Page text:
Still, there are some conclusions we can draw from this data. Even without a good base station coordinate, the Reach system can produce very good scale accurate results. When paired with a higher quality coordinate, the Reach can produce very good absolute GCP coordinates. If a fixed position can be marked once by a survey grade GPS, then it can be used as a reference point for all missions in the same area, forever. It may also still be possible to obtain similar results with the Reach alone using the VRS network or Precise Point Positioning.

We’ll run more tests to verify the accuracy, but initial results are very good. We’re now making the first deliveries of the Reach system to select clients before a wider release in the very near future.

Welcome to our Newest Partner, Drone Sense, located in Ribeirao Preto, Brazil

Event 38 is pleased to announce its latest reseller partner in Brazil.

Drone Sense Tecnologia Aeria leverages Mauricio Gabiolli’s intimate knowledge of Event 38 drone operations and maintenance to bring local sales and support to Ribeirao Preto and surrounding areas. Visit the Drone Sense website for more information.

http://dronesense.com.br/

New E384-LR Promises Up to 2,100 Acres per Flight

Akron, Ohio – Event 38, a leading business drone solution provider, opened pre-orders for the E384-LR Long Range Mapping Drone. The E384-LR is a special configuration of the popular mapping drone, the E384. Incorporating a light-weight and high resolution Sony QX-1 camera with state of the art battery technology, the E384-LR can achieve a useful flight time of 110 minutes, covering as much as 2,100 acres (850Ha, 3.3sq mi) at a resolution of 5cm/pixel in a single flight. The E384-LR is expected to begin shipping on December 5th.

Jeff Taylor, CEO of Event 38, says, “Our customers depend on the E384 to produce aerial imagery of large areas from farms in Iowa to the most remote and inhospitable corners of 6 continents. By flying even longer, the E384-LR lets our customers spend less time swapping batteries and more time collecting data.”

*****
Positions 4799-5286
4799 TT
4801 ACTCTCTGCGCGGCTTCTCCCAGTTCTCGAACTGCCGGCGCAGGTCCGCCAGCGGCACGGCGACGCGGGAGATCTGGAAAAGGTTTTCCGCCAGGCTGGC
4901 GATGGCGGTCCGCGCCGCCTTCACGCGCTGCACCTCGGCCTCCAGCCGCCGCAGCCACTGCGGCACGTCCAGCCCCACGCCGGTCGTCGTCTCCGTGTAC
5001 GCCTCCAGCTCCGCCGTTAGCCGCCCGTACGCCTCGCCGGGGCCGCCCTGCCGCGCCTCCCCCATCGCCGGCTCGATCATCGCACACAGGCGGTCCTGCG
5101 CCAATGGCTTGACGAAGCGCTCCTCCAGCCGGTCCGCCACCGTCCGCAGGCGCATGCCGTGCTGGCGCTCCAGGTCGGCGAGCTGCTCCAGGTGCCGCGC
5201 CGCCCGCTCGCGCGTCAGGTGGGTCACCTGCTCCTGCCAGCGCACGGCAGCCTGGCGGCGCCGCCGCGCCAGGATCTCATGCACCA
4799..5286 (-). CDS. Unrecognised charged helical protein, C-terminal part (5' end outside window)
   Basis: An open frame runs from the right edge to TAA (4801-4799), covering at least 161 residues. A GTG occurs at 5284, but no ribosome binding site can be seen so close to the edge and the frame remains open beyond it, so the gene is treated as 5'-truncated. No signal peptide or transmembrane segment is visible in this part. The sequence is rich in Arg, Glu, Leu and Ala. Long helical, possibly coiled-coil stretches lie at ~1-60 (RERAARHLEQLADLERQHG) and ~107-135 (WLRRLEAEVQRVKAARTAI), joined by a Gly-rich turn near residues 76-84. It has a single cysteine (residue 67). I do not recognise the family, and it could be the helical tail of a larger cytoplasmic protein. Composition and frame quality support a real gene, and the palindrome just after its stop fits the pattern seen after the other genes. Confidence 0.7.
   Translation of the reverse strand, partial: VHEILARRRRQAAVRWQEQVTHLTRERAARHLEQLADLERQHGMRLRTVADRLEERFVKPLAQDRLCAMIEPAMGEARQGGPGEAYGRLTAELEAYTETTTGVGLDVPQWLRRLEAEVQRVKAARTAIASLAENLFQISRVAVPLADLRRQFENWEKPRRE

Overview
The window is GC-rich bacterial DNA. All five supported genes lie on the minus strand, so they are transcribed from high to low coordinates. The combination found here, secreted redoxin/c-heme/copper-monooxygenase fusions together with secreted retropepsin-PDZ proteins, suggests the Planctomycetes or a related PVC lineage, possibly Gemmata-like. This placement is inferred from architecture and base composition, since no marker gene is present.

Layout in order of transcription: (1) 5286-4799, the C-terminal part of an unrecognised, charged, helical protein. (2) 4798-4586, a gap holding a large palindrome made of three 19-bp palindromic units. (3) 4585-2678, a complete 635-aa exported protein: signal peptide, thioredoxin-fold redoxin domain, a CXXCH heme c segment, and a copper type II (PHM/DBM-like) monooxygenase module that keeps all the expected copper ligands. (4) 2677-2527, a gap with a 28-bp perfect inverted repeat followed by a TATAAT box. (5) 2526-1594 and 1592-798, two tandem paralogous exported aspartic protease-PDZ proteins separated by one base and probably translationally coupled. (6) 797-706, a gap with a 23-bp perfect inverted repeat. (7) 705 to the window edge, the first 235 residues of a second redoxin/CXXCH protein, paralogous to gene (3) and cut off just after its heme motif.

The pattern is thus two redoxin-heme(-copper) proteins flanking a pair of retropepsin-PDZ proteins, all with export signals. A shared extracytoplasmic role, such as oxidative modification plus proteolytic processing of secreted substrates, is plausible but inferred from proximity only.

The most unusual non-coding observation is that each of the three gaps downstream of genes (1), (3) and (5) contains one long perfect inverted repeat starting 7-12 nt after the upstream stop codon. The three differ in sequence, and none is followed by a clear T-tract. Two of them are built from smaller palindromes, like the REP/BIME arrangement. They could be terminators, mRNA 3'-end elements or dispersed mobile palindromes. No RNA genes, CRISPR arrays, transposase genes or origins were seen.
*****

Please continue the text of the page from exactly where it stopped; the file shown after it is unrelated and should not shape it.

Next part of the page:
Starting at just $4,298 for a complete drone mapping system including sensors and flight software, the E384-LR is also a very economical platform to acquire and maintain.

To see more options and check pricing, select the E384-LR configuration on the E384 product page.

 

About Event 38 Unmanned Systems: Based in Akron, Ohio, Event 38, www.event38.com designs and manufactures drones, (unmanned aerial systems), specialized optical sensors, and a precision analytics data platform for small and medium sized businesses. Today we have customers in 49 countries using our products for agriculture, surveying, construction, environmental preservation, and other applications.

DDMS™ Now Accepting Ground Control Points

The Drone Data Management System™ officially starts accepting ground control points as of today. Ground control points are used in situations where high accuracy, on the order of centimeters, is required for a map. They allow drone maps to be used for critical work in surveying, construction, agriculture and other industries.

Learn more about the Drone Data Management System™ or read how to start using your GCP data now.

Ground control points are billed on a per-use basis and are available only to users in the DDMS™ Advanced tier, please contact us for more information.

New Analysis Tools Available Now In DDMS™ Map Viewer

Two new tools are now available to all Drone Data Management System™ users. As part of the Map Viewer data analysis suite, users will now see a legend appear next to maps where an underlying data layer is present. NDVI, DVI and DEM layers show their scale of values and corresponding colors for easy interpretation of each layer. In addition, for the NDVI and DVI layers, clicking on the map at any location will also reveal a popup with GPS coordinates and exact data values.